Over the course of the next three weeks, Montana and Leia became good friends. They would run around our fenced in back yard together, playing with sticks, toys, etc. The mastiff was clearly the alpha of the two of them and that seemed to work out great. The golden on the other hand, was having increasingly more problems with Leia. They were having a power struggle as to who the alpha of the pack was going to be. This would often result in the mastiff jumping on the goldens back or walking up to him and putting her head on his back – he would then usually bark at her, give a growl, etc. but it never came to fighting.The closest it got to a fight is one night as we were going to bed, the lights went off and the dogs got into a scuffle, we were able to separate them before any damage was done and had the dogs separated that night. Again, we knew that dogs occasionally will have scuffles and needed to figure out their boundaries and pecking order with the mastiff being new to the house. We still were encouraged that they would figure it out and that there weren't any real issues. This changed the following night which was about a week ago. As usual, we were hanging out in our kitchen and the dogs had their respective toys (there has never been any toy or food aggression among the dogs). The mastiff, seemed to have an explosion of energy and decided she wanted to rough house. Before I knew it she was jumping on Milo, and the fuse was lit. The dogs were no longer playing but biting at each other to cause harm. I instantly grabbed the mastiff while my fiancé tried to grab the golden, while accidentally getting her hand caught in the middle – resulting in a bite to her arm and some serious blood and ensuing infection. The dogs were promptly separated and did not interact for close to 12 hours. We then slowly reintroduced them and it was if nothing happened, the dogs were completely fine around each other – but our stress levels were through the roof. Clearly we had an issue on our hands, so we called the vet and scheduled and appointment and discussed the aggression over the phone. Over the ensuing days, we did what they vet recommended – keeping them separated for the most part with short supervised social interactions. This worked for the next few days (about 5), until Friday evening hit. I let the dogs out after work and supervised them. Everything seemed to be status quo, so I ran inside to check the mail only to hear yelps as soon as I got inside. I found the mastiff on top of the golden biting locked on to its scruff area, with the bernese doing everything she could to get the mastiff off of him. I was able to break it up and get the golden inside to check on him. He did not appear to have any blood, and was happy to sit with me with his toys. After about 10 minutes, I decided to go check on Leia. As I opened the door to the deck, Milo in his infinite wisdom pushed out behind me. The mastiff saw him, sniffed him, and before I could intervene attacked. Locking her jaw onto the base of his ear/neck area. I could was doing everything I could to break them up, but could not get her off of him – getting bit in the leg in the process. Montana again knocking into the mastiff to try and remove her from the golden. Finally I was able to separate the two combatants and throw the golden inside, while the mastiff tackled the bernese. To my knowledge she never bit into the bernese though.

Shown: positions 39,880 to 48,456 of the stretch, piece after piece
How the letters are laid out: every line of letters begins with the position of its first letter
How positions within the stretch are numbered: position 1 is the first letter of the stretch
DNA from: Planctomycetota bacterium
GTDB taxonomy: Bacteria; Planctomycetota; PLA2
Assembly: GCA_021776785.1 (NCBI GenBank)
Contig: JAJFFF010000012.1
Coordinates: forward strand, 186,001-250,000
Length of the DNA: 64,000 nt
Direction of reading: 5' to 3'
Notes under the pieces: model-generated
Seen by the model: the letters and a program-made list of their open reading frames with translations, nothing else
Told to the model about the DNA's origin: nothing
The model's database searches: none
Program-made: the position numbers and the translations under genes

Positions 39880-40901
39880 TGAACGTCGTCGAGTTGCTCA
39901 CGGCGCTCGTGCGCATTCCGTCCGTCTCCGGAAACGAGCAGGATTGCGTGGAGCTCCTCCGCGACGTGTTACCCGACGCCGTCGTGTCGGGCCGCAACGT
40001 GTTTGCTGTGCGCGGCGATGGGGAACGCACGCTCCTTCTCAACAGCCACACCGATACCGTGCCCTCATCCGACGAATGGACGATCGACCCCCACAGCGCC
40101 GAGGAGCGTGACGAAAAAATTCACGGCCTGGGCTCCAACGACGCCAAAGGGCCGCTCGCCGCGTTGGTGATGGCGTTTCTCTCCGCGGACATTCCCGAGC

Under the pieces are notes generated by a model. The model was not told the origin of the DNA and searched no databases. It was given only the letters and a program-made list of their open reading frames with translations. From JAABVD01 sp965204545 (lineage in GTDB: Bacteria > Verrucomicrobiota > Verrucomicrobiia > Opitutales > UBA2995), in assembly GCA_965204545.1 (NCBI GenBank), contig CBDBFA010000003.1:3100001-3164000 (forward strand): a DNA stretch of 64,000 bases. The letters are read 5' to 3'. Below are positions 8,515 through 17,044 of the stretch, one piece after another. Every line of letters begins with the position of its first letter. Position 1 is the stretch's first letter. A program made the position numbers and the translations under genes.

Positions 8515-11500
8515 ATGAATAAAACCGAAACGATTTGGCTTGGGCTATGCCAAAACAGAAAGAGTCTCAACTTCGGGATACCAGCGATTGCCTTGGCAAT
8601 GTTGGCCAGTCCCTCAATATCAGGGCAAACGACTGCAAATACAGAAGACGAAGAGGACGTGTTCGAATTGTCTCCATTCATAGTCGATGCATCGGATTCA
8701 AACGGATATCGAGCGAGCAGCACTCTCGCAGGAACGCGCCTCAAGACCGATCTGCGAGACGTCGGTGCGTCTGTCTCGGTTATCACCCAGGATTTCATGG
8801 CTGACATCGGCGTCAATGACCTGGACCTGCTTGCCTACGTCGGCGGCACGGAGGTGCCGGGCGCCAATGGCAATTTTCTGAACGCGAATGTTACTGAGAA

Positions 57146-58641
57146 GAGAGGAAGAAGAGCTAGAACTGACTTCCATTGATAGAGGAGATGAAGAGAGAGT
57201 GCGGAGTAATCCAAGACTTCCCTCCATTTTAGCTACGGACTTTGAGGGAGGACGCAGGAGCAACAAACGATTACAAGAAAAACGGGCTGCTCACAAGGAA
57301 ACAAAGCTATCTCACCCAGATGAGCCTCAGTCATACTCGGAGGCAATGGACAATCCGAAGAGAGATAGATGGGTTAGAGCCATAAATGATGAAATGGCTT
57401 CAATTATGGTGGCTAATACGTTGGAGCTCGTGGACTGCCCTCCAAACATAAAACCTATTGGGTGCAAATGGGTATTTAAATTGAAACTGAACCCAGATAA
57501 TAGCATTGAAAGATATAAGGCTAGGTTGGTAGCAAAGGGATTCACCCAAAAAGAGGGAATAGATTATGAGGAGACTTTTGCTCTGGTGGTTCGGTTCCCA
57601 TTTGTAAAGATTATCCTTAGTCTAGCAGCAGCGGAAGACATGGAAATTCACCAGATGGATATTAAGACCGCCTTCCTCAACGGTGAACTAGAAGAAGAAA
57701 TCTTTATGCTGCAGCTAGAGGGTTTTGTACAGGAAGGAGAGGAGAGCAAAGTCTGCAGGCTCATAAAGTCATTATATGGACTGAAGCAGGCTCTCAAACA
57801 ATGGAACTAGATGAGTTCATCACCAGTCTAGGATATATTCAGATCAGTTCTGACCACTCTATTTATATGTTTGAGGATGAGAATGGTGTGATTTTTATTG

Both the golden and the mastiff had puncture wounds – the mastiff to the face and chest – the golden to the base of this ear and back of his neck. The mastiff also impaled her gum/lip through one of her canine teeth. This resulted in a rush to the emergency vet once my fiancé was home. The vet cleaned the wounds and mentioned that the mastiff did growl at her and was promptly muzzled. Fast forward to Monday and we take her to her original vet appointment to discuss cherry eye, and a possible ear infection. While in the waiting room, she practically tore my arm off pulling and trying to see another dog that entered the waiting room. Finally, we got into a room and while examining her the vet tech wrapped his arms around her she did not like this and she lunged and nipped him in the face causing blood. The vet then told us he could no longer see her and she was not welcome back to his office. He recommended that we euthanize her due to her aggression. We love her deeply and could not bear to euthanize her – but we lost all trust in her and it was tearing us apart at home as we constantly had to keep the dogs separated. We decided to make the hardest decision of our lives and take her back to the APL. We felt that it was the best decision for our dogs safety as well as her safety and still gave her a shot at going to a home where she could thrive.

Now 12 hours later – my fiancé and I are torn up with guilt and sadness and are wondering if we made a mistake. Part of us feels like we did but there is also a big part of us that knows it’s something we felt we had to do. I can't help but think of her being confused and wondering why we are not coming back to get her and it is killing me.

Should we go back and get her, did we make the right decision, are we terrible people – some of the thoughts running through my head today.


Posts: 158
Reading your story I was hoping it won't end up putting the mastiff to sleep. As much as I feel bad for the little girl going back to the shelter the 4th time, it was still better choice not listening to the vet and euthanize her. I don't like how they suggest that choice for many that might have a better option. But also the fights and biting doesn't sound right either, which could've ended worse. Maybe there's a chance to adopt a much calmer doggie? 
Doesn't sound like you're terrible people. You adopted her, even after few incidents you still tried, but chose your well being and also the safety of your two other furbabies. I'm glad you gave her a chance to hopefully end up in a new home. 
But I do understand how you must feel.
Hope things get better and thou end up with the best decision.